Chief Federal Judge in L.A. Steps Down Over Racially Insensitive Comments About Black Court Official
Matt Hamilton, Los Angeles Times, June 28, 2020
The chief judge for the Central District of California, the nation’s largest federal court jurisdiction, which includes Los Angeles and its neighboring counties, has stepped down from that post, citing his racially insensitive comments regarding the court’s top administrative official, a Black woman.
U.S. District Judge Cormac J. Carney, who began a four-year term as chief district judge June 1, announced his decision to step down from the top post but remain a judge in an email Friday to court staff and fellow judges, and offered a public apology to Kiry K. Gray.
The controversy erupted around the time of a June 9 webinar sponsored by the local chapter of the Federal Bar Assn.
“It’s been sad, quite frankly, seeing our courthouses vandalized with graffiti,” Carney said in the webinar.
When Carney began discussing his adjusting to the role of chief district judge, his comments turned to Gray.
“Fortunately for me, we have just a fabulous clerk of the court in Kiry Gray. She’s so street-smart and really knows her job,” Carney said.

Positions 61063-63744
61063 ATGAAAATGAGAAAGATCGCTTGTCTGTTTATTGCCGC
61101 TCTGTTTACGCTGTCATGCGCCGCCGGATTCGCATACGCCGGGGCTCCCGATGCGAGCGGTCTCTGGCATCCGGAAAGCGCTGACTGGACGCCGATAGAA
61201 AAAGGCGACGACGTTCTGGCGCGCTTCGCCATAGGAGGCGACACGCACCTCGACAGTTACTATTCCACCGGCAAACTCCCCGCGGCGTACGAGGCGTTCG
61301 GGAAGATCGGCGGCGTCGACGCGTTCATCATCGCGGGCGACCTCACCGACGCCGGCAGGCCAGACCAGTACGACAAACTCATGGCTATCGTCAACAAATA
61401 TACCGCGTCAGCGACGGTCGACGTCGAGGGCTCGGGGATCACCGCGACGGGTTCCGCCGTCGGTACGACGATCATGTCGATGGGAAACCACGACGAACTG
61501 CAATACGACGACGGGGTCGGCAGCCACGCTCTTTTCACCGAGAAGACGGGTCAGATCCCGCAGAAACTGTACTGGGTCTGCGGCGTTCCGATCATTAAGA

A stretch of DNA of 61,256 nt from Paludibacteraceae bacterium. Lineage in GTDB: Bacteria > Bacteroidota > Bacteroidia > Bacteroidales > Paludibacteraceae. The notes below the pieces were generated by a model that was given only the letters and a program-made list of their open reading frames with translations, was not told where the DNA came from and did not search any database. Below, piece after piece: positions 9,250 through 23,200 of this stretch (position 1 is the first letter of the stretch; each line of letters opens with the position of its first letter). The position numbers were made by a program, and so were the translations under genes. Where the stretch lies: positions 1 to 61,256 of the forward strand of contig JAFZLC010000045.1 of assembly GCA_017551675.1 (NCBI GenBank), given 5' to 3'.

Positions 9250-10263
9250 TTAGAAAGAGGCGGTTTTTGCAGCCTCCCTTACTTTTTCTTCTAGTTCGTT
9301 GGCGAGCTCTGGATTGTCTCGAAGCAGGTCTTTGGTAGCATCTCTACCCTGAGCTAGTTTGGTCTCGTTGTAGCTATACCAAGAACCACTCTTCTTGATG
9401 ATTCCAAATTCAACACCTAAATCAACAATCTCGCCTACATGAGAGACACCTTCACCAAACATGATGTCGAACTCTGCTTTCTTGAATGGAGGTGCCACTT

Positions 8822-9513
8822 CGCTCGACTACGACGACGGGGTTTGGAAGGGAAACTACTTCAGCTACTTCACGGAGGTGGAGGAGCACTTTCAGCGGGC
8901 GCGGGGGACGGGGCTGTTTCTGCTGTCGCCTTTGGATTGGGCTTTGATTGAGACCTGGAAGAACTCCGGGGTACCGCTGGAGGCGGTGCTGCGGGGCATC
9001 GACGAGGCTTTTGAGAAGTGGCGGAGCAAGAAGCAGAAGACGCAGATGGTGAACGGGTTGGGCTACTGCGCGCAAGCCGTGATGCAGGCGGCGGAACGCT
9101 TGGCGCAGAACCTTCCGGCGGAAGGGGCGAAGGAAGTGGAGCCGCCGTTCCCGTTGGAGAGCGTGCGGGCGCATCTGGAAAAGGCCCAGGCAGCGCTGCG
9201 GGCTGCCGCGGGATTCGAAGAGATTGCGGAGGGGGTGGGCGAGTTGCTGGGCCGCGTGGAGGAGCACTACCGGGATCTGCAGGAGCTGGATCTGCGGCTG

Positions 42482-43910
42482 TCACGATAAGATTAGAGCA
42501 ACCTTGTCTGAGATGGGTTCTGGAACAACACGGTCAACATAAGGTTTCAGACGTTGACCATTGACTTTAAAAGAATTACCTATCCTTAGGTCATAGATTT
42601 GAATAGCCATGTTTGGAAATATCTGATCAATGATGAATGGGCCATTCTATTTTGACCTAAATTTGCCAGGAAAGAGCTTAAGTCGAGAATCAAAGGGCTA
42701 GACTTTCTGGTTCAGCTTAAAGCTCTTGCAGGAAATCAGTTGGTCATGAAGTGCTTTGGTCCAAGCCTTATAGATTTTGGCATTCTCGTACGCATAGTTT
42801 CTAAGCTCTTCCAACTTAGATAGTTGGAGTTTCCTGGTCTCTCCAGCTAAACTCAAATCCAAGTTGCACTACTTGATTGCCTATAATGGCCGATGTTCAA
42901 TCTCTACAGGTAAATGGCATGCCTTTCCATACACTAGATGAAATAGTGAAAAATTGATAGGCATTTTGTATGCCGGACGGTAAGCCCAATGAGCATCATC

Several who heard the “street-smart” comment or learned of the remarks afterward interpreted the compliment as having a derogatory and racially insensitive layer, and Carney acknowledged that judges, court staff and attorneys were upset.
The judge sought to explain himself: “To me, the term means a person of great common sense, initiative, and ability to work with people and get things done. It saddened me greatly to learn that some people view the term to be demeaning to people of color. I never knew that there was a different definition of the term.”
Carney made a second comment to Gray during a later conversation with her. Carney said that during the conversation, he learned that some found his “street-smart” remark to warrant his stepping down as chief district judge.
Carney did not include the exact quote, but he apologized: “My statement was wrong. It was directed at my critics, not Ms. Gray, and I said it with no ill will or disrespect towards people of color. My statement was an insensitive and graphic overreaction to the criticism that was leveled against me. I never should have made the comparison.”